The most extensive report on the issues facing the Broadcasting Board of Governors and US international broadcasting was released this week. “US International Broadcasting – Is Anybody Listening? – Keeping the US Connected” (1mb PDF) was prepared by the staff of the Senate Foreign Relations Committee, under the leadership of senior professional staff member Paul Foldi, and is the best, if not the only, substantial review of its kind.
The report describes the Broadcasting Board of Governors (BBG) as transforming from its intent of a political “firewall” to a modern political “football” that has resulted in an average vacancy on the board of over 470 days. Even now, the new slate of members of the BBG has yet to be confirmed by the Senate.
Beyond staffing difficulties and the resulting repercussions, the report describes the fierce competition and imbalance, particularly with China and Russia, to engage listeners, viewers, and readers around the world. The report also recommends changes to the Smith-Mundt Act, describing the firewall as “anachronistic and potentially harmful.”
Some highlights from the report:
- The current Board members have been emplaced since 2002. The Board has been without a Chairman since June 2008. The current Board members were emplaced in 2002. There have been between one and four vacancies on the Board since 2004. Candidates for a Board were submitted in November 2009, but action on them is still pending. Changes in the technical and geopolitical environment requires immediate attention, but the current Board is reluctant to address given the nominations waiting in the wings.
- Chinese has substantially increased its activities toward and from within the US while continuing to block US activities in China. VOA has two full-time reporters in China, while Chinese state media Xinghua has more than 70 in the US; Xinhua has 3 bureaus in the US, while China has blocked VOA’s attempt to open a second bureau in China. China recently began broadcasting English-language radio programming from within the United States, while the US has been denied any reciprocal arrangements and must rely on Short-wave, AM, and internet – all of which are routinely blocked by China. In spite of this, the US has issued over 2,900 media visas to Chinese journalists since 2007.
- Russia has eliminated US broadcasting in Russia as it has cracked down on overall press freedom, falling to 174 out of 195 in Freedom House’s 2009 Freedom of the Press Index. The result has been a reliance on the Internet.
- America’s US Arabic-language television station Alhurra’s $90 million budget is greater than the combined costs of Radio Free Asia, Radio/TV Marti and VOA’s Persian News Network. While Alhurra’s viewership numbers, with the exception of in Iraq, are marginal, US Arabic language Radio Sawa’s mix of news and local and Western pop music has attracted a large following, though its listenership numbers are declining as its format is mimicked by others.
- VOA’s Persian News Network and RFE’s Radio Farda provided much needed news and information to Iranians yearning for information both about the rest of the world and their own nation. The report recognizes that in order for the BBG to be credible to its audience and draw in not just those who already agree with US policy, its networks must be permitted to present both sides of an argument. The report also notes the diametrically opposing arguments surrounding the BBG’s Persian News Network.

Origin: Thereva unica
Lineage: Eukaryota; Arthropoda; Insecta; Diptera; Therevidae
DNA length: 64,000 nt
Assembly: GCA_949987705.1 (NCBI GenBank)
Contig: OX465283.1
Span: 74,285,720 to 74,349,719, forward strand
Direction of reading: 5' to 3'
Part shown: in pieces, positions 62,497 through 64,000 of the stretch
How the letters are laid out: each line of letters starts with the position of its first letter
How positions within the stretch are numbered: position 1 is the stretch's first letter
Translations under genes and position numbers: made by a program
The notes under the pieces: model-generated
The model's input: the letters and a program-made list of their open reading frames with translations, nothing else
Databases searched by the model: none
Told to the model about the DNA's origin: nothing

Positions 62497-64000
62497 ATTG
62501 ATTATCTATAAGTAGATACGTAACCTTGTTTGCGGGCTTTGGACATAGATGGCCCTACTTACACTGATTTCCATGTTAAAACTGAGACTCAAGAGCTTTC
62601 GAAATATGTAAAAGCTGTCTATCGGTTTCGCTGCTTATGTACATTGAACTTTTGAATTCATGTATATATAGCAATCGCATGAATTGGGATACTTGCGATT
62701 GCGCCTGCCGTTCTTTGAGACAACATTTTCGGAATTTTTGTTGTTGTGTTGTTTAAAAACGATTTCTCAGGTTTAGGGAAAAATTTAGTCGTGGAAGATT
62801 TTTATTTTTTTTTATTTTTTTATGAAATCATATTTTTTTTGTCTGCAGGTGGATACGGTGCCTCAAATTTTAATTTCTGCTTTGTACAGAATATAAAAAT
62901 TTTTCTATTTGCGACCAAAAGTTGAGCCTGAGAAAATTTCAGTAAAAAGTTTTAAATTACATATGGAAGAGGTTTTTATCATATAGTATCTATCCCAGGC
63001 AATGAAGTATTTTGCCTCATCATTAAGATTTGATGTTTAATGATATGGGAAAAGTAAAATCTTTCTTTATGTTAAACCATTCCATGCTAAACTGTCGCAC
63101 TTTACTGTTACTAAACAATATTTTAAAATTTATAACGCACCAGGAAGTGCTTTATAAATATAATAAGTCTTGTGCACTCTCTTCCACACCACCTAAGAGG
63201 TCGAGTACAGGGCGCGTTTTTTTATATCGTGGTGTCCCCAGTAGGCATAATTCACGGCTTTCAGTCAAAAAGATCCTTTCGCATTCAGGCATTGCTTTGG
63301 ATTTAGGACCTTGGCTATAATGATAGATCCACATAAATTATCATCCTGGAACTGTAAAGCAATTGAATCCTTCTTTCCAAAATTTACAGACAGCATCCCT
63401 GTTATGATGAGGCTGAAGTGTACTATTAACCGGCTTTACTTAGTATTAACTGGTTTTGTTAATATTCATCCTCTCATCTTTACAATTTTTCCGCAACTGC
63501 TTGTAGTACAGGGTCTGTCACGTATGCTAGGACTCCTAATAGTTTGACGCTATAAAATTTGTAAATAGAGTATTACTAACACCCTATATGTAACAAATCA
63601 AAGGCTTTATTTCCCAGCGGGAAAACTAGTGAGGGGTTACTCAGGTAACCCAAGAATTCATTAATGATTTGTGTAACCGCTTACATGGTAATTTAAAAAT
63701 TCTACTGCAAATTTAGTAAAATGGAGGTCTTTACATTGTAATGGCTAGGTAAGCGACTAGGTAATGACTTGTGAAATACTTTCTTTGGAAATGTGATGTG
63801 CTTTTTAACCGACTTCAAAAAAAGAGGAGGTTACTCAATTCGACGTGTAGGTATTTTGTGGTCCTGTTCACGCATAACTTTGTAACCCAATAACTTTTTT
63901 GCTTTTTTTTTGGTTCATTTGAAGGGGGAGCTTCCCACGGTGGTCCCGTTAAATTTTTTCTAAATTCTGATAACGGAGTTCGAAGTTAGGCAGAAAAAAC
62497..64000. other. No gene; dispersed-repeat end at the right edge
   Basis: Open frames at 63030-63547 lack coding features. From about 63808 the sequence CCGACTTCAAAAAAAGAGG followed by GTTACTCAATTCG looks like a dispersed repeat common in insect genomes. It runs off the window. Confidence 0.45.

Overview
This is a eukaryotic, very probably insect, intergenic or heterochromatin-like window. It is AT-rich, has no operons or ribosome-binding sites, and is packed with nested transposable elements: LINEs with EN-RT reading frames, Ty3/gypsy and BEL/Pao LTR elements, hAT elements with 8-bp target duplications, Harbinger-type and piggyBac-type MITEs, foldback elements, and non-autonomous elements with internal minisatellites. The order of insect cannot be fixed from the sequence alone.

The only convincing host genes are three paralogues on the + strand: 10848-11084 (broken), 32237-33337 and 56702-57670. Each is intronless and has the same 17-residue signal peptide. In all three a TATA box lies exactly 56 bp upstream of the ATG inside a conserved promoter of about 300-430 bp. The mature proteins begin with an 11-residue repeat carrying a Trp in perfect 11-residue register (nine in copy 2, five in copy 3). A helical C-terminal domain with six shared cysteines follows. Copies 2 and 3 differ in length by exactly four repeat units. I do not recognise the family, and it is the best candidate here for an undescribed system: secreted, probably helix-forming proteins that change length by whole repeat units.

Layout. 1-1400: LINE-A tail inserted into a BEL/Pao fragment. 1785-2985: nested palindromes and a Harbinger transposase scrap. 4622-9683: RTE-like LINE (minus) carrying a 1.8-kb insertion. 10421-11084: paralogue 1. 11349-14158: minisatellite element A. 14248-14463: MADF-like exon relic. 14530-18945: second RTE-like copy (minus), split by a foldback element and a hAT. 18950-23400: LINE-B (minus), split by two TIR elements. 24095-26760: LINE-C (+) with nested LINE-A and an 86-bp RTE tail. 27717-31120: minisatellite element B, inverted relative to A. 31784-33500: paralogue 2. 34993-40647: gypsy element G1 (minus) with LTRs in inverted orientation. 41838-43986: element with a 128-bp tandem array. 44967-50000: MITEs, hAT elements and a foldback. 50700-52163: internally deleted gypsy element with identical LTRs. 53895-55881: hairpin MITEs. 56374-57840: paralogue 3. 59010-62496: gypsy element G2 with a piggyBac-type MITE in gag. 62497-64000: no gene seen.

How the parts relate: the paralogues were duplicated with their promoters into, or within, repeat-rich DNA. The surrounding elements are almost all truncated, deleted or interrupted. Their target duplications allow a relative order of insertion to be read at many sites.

- Marketing budgets for BBG entities either fluctuate wildly- as in the case of Alhurra which has spiked 2007-9 from $100,000 to $5,000 to $1,000,000, to Radio Free Asia, which received a mere $2,000 in 2009 despite being tasked with reaching over a billion people.
- Radio Free Asia, authorized on a temporary basis in 1994, serves six countries experiencing steadily dwindling levels of press freedom, none of which are ranked higher than 132 out of 195 countries by Freedom House.
- Smith-Mundt’s firewall is anachronistic, potential harmful and ignores the reality of global diasporas, the Internet, and hamstrings our own government while foreign governments and broadcasters have no similar impediments. The report cites Russian and Chinese governments actively broadcast in the US,
This report is required reading to understand the current environment. There is simply no other similar survey available. It is objective and non-partisan (sure a Democrat may not have highlighted one or two items but any other Republican would likely have emphasized the same items for political rather than discursive effect).
This is, according to Senator Lugar, the “first of several reports I have asked Mr. Foldi to initiate this year addressing major Public Diplomacy issues.” We are fortunate Senator Lugar and his staff care so deeply about America’s public diplomacy that they are willing to spend the time and energy to explore and understand the nuts and bolts of America’s communication and engagement for no one else inside Government has stepped up, not even the sixty-plus year old presidentially-appointed, Senate-confirmed body called the US Advisory Commission on Public Diplomacy.
Read the whole report here.
- Make Knowledge about America Accessible: Move the Libraries Outside the Walls from 18 February 2009 on Senator Lugar’s report about the lack of access to America’s public diplomacy libraries, officially known as “Information Resource Centers”
- Lugar to the rescue: senate committee backs ‘science envoy’ plan from 5 May 2009 by Nick Cull at USC CPD
- Senator Lugar: Information is Power from 8 January 2010 on Senator Lugar’s ForeignPolicy.com article titled “Twitter vs Terror“
- Absent Leadership in Public Diplomacy from 17 September 2009